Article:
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Allowing dogs off leads or other restraints is allowed in many of the UK’s parks and wooded areas, but remains illegal in a significant chunk of walking spaces. However, there are simple ways walkers can discern the no-go areas for canines without leads.
This will also include areas near roads and footpaths busy with other traffic.
Dogs should also often be on a lead around areas of water at certain times of the year.
Signs will typically be prominently placed to warn dog-walkers of restrictions in the area if any are in force.
Flowerbeds and beaches are among the places most likely to have stricter rules on whether a dog may run and walk to its heart’s content.
Local authorities may choose to put a Public Spaces Protection Order (PSPO) in place for areas like this, blocking dogs from entering specific areas or instructing owners to put them on a lead.
Other rules enforceable by the authorities include those around picking up after your dog and how many dogs one person can be responsible for at one time.
Flouting PSPO rules can rack up a charge of £100.
If the rule-breaking goes beyond this fixed penalty charge, this could skyrocket.
Any dog owner taken to court for breaking a PSPO or Dog Control Order may have to shell out £1,000.
Dog owners should also keep in mind that their pets should be microchipped, and donning a collar when in public spaces.
No identity tag on a dog in public could incur an unlimited fine.
These points are particularly useful to bear in mind for those who become dog owners over the festive period.
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Animal charities also routinely warn of the possible pitfalls of getting a pet just in time for Christmas, as it can often be not the most thought-through of gifts.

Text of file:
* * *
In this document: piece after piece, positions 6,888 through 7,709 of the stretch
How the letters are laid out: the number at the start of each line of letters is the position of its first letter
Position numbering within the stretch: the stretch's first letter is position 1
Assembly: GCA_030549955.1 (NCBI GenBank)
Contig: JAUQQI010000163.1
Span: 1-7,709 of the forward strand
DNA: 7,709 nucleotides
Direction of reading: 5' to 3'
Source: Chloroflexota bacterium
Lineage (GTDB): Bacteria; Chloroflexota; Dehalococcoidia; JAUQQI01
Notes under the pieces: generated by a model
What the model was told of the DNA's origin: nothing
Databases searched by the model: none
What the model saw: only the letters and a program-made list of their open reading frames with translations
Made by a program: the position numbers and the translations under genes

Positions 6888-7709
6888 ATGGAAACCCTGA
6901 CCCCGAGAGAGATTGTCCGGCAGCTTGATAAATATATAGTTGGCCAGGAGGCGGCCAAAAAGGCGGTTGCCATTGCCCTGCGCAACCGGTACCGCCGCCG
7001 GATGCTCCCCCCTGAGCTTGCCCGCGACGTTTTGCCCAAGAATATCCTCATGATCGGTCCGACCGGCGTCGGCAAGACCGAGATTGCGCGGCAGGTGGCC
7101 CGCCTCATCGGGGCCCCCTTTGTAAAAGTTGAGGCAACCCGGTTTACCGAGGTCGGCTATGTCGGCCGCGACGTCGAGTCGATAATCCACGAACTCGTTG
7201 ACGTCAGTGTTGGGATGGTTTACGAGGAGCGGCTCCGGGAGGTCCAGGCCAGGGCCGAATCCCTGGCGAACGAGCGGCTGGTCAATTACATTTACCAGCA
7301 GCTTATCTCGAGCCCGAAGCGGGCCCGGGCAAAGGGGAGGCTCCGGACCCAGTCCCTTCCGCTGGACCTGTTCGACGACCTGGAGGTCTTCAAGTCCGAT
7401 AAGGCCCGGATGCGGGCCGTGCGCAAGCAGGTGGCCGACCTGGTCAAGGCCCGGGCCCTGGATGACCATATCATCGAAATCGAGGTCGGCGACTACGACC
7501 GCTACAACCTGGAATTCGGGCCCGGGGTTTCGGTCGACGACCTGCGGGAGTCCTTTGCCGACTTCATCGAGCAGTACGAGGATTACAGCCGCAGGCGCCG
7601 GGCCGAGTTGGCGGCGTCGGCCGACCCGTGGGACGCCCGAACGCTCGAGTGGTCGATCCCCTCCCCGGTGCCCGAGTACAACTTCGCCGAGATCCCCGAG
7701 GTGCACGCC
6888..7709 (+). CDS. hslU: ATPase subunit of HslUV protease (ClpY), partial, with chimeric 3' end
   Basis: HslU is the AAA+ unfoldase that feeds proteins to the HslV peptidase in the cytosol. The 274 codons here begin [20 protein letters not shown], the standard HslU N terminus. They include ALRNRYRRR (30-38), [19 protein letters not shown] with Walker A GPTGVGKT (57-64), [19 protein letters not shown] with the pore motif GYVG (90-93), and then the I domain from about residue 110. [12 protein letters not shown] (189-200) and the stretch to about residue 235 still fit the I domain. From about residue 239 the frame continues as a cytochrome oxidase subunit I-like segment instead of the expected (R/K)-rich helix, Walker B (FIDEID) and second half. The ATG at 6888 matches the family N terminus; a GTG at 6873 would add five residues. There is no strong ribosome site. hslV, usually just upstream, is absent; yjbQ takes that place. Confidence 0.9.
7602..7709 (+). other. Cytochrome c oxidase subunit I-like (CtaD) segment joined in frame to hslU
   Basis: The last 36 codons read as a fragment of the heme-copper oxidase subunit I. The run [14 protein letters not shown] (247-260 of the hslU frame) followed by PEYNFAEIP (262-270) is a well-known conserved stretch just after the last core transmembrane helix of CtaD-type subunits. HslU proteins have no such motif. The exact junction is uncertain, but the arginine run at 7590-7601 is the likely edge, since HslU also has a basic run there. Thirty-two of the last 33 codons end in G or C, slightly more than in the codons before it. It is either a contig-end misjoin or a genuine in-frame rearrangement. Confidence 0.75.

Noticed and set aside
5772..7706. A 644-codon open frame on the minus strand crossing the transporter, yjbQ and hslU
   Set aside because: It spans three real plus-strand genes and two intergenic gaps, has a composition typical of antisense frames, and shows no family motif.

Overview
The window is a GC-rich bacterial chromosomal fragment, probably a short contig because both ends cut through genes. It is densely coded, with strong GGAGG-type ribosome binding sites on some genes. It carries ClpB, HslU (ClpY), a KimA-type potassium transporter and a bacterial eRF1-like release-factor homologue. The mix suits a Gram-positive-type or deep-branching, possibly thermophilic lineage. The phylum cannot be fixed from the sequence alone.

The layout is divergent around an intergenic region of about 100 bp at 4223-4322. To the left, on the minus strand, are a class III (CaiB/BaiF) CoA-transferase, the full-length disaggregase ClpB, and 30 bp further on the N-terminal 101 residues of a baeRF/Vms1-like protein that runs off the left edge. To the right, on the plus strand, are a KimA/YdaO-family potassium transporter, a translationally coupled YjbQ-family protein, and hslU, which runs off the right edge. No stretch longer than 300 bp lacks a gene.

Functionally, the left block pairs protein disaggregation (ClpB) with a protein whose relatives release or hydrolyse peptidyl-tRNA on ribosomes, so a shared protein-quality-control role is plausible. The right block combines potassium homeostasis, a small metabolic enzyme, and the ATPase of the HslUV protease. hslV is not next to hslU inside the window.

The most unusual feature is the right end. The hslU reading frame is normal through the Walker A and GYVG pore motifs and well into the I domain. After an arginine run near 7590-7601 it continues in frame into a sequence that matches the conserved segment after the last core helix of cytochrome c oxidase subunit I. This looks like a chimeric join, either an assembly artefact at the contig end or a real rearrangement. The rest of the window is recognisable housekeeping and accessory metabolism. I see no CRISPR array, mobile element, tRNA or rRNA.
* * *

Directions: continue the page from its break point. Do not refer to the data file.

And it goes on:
Pets4Homes earlier this year urged prospective pet owners to consider the consequences of picking Christmas as the time to make the big change and welcome a dog or cat into their home.
They detail: “During the 70’s and 80’s, dog rescue centres and rehoming shelters would see a peak in the amount of dogs that were adopted into new homes during December- and then a correlating peak in the number of dogs handed back over into their care or abandoned to fend for themselves over the months of January to March.
“This represented the approximate time span it took for those Christmas dogs and puppies acquired on a whim to begin to lose their appeal to the adults of the household, when faced with their children’s waning interest in the pet and the day-to-day realities of having to provide for their care.”
However, they add, many dog rehoming facilities enforce a “complete blanket ban” on getting a dog from their care during the month of December.
They say: “This has gone some way towards stopping the acquisition of dogs for Christmas gifts on a whim by people who have not thought things through or done the necessary research.
“However, as it is by no means impossible to find a dog for sale at Christmas time, a number of dogs do still end up abandoned or surrendered to shelters in the early part of the New Year nevertheless.”
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